# Carbon dating exponential When a plant or animal is alive it continually replenishes the carbon in its system. When it dies the carbon it contains no longer replenishes, hence the $$^C$$ begins to decay.It is a chemical fact that the rate of decay is proportional to the amount of $$^C$$ in the body at that time.Asked by: William Baker Carbon 14 (C14) is an isotope of carbon with 8 neutrons instead of the more common 6 neutrons.

\] After 5730 years, there is $1/2 C$ carbon 14 remaining. \] Taking $$\ln$$ of both sides and dividing by 5730 gives $k = \dfrac = -0.000121.$ Now we use the fact that there is 9% remaining today to give \[ 0.09 C = Ce^.

We have devices to measure the radioactivity of a sample, and the ratio described above translates into a rate of 15.6 decays/min per gram of carbon in a living sample.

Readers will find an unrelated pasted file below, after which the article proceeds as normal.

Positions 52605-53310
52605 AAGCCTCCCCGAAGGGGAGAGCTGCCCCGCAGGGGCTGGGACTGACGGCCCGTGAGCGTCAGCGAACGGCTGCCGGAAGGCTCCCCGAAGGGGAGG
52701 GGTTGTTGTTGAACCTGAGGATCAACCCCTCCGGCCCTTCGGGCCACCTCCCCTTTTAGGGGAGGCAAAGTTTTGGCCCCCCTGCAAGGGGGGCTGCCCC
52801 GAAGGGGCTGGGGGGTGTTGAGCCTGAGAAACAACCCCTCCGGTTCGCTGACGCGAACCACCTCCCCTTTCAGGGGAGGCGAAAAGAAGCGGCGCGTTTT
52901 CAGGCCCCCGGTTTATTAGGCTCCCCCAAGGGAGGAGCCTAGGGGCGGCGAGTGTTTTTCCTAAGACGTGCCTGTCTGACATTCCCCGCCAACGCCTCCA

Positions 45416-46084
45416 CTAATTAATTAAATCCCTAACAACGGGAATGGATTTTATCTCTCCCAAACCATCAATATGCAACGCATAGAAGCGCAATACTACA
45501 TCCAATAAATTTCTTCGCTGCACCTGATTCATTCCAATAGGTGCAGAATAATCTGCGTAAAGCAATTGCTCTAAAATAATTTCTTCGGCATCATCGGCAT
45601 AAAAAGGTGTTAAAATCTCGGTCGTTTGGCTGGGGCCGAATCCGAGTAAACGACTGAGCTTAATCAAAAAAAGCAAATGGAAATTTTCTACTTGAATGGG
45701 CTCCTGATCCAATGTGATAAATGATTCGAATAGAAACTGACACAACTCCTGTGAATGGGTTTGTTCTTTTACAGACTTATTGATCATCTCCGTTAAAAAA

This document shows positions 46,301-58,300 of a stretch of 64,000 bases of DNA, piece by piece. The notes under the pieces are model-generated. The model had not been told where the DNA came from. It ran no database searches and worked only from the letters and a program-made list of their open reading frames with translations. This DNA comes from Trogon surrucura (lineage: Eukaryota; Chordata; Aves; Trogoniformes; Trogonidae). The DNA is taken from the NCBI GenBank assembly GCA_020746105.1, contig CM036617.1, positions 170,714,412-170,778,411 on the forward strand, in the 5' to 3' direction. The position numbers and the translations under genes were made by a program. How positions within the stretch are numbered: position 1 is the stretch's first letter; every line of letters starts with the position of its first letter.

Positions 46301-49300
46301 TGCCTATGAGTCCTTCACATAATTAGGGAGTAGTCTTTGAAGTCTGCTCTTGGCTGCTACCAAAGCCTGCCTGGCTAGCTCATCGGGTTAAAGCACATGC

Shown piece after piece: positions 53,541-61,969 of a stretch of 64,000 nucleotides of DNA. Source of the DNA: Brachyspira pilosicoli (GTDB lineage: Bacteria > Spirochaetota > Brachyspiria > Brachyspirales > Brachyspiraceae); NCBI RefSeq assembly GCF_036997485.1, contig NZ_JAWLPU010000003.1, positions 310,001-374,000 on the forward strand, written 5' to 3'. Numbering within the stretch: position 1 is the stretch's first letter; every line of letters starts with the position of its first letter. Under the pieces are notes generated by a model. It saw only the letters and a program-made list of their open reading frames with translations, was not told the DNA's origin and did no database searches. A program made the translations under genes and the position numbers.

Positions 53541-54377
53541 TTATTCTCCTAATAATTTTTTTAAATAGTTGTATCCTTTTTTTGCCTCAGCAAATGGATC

And if you play with the exponential decay equations, you can come up with the nice formula (1/2)=(current decay rate)/(initial decay rate), where n is the number of half lives that have passed.

Voila, now you can tell how old a sample of organic matter is.

Some notes: 1) Obviously, this technique only works for dead organic material.